LANSING — In an attempt to limit prescription fraud, proposals working their way through the Legislature would mandate that prescriptions be electronically sent directly from physicians to pharmacies.
The bills would streamline the prescribing process for pharmacies and limit cases of prescription fraud, according to Meegan Holland, vice president of marketing and communications for the Michigan Retailers Association.
“The legislation will help prevent fraud and errors common with handwritten prescription pads,” Holland said. “The change will improve pharmacies’ workflow and make it harder for addicts to get access to opioids.”
Electronic prescriptions would include information about the prescriber, the full name of the patient, an electronic signature and the time it was prescribed.
“The biggest advantage of the bills is that they will eliminate forged prescriptions,” said Larry Wagenknecht, chief executive officer of the Michigan Pharmacists Association. “The ability of forgers to create a copy is very good, but now we can ensure that (prescriptions) will only come directly from a physician’s office, which will help cut down on problems associated with forgeries.”
Wagenknecht said there are few studies pertaining to forged prescriptions, but the anecdotal evidence is strong.
“I can’t give a percentage because it’s relatively low relating to the total number of prescriptions filled, but it happens very frequently,’’ he said.
Most of the prescriptions that are forged are for controlled substances, he said, or medications that have an addiction potential or a street value.
The Michigan Automated Prescription System reported that doctors wrote 11.4 million prescriptions for painkillers in 2015, equal to about 115 opioid prescriptions per 100 people, according to the Department of Health and Human Services.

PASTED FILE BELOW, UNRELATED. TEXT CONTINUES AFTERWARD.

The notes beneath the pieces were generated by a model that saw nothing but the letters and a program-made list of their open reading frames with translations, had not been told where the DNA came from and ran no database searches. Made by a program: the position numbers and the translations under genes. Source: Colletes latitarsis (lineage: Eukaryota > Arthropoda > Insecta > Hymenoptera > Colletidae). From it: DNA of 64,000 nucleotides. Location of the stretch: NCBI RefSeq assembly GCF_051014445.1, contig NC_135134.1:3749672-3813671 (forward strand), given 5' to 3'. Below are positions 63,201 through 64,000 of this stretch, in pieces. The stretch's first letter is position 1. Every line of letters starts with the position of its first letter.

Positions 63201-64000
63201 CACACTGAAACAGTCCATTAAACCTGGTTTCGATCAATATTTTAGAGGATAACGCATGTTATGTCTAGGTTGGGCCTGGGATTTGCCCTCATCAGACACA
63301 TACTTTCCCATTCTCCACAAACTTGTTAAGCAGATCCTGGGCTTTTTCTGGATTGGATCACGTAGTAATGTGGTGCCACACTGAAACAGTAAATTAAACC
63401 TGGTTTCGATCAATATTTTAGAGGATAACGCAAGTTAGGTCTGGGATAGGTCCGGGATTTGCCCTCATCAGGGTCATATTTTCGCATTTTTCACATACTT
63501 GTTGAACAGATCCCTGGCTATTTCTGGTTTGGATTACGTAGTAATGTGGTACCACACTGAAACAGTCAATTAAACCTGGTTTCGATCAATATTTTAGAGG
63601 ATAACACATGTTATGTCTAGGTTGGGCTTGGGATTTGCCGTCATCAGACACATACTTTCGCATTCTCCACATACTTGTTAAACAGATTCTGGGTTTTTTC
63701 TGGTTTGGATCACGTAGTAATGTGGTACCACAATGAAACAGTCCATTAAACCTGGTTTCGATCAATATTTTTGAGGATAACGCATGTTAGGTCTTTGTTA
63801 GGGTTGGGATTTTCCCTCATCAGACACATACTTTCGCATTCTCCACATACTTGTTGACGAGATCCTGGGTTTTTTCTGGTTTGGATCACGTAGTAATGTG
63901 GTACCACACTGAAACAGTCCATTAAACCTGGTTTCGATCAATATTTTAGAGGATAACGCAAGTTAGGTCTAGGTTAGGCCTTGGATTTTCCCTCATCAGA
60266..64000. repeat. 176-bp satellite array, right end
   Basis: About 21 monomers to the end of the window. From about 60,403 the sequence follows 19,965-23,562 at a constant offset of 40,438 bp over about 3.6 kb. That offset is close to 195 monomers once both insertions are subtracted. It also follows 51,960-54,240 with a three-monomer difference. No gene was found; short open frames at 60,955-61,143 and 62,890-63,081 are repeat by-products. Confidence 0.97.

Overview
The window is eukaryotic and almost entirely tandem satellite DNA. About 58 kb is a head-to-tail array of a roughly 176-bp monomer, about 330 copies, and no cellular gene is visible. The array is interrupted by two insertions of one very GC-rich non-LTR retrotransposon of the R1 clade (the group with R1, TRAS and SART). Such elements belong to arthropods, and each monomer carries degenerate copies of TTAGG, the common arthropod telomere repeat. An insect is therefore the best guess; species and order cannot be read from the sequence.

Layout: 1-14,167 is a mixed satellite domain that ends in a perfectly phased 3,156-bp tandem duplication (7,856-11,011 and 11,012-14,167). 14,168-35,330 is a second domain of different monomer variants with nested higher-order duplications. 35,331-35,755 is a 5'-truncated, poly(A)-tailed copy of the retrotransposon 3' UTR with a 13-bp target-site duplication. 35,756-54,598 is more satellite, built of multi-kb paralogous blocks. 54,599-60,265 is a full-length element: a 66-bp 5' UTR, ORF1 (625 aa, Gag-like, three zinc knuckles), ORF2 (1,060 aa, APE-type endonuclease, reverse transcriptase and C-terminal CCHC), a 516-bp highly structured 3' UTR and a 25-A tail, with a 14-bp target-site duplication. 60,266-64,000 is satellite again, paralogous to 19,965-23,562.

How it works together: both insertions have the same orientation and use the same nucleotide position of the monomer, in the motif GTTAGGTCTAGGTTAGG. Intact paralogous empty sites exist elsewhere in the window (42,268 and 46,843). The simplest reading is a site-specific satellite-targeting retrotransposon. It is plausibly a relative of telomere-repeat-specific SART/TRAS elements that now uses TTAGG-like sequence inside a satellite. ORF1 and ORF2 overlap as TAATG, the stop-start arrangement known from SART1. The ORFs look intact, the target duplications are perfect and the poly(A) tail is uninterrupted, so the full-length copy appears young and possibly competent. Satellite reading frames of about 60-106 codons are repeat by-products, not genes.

According to Blaine Koops, executive director of the Michigan Sheriffs’ Association, prescription fraud is a priority for law enforcement.
“We’ve been part of these discussions for quite some time, not only on the state but on the national level,” Koops said.
“We see prescription fraud as one of the top emerging issues. I wish I could say that it was only affecting certain areas, but it seems to be an idea that’s spreading across the state,” he said.
Koops said that creating a direct communication between prescribers and pharmacies could reduce cases of fraud.
According to Holland, doctors who don’t want to update their systems oppose the legislation.
It is common for medical practices to pay $500 or more a month in e-prescribing costs, according to a bill analysis by the Senate Health Policy and Human Services Committee.
The analysis also said some rural practices suffer from inconsistent internet connectivity.
According to Holland, the legislation would allow waivers for prescribers based on economic hardship or unexpected technological difficulties “to ensure there are no barriers to patients receiving their medications.”
In addition to waivers, the new requirement wouldn’t apply if prescribers fit criteria determined by the state, including veterinarians and facilities like hospitals and rehabilitation centers.